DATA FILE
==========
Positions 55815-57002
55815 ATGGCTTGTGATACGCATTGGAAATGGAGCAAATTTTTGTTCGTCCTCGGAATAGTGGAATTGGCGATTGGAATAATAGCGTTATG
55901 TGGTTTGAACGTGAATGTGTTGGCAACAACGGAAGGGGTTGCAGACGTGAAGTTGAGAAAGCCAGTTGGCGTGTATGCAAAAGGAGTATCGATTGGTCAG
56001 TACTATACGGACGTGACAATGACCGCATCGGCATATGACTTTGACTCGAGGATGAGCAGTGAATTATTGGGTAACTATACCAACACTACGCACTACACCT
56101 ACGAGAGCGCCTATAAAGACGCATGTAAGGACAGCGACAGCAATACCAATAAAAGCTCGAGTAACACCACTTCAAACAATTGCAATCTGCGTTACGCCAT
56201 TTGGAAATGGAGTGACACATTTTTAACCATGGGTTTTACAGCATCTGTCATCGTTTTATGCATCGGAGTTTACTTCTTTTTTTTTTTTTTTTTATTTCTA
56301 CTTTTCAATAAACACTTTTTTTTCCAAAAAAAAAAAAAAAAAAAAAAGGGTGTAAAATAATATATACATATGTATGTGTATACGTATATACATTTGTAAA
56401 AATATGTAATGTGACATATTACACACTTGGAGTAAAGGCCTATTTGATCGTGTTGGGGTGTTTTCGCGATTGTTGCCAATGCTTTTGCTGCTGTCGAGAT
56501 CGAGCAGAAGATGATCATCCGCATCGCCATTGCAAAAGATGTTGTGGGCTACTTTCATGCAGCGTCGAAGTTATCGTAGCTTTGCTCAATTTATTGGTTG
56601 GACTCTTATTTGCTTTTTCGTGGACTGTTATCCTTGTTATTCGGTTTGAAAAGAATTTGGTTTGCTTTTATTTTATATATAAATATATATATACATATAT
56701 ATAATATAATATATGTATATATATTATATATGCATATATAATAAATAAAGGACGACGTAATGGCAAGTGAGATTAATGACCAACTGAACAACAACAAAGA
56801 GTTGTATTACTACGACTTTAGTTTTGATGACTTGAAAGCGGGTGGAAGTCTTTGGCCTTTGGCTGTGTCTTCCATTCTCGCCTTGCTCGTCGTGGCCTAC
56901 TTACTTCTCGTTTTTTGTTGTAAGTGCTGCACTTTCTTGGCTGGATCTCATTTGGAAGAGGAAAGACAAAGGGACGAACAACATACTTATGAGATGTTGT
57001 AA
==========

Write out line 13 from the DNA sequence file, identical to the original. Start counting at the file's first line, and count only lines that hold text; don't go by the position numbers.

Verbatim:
56901 TTACTTCTCGTTTTTTGTTGTAAGTGCTGCACTTTCTTGGCTGGATCTCATTTGGAAGAGGAAAGACAAAGGGACGAACAACATACTTATGAGATGTTGT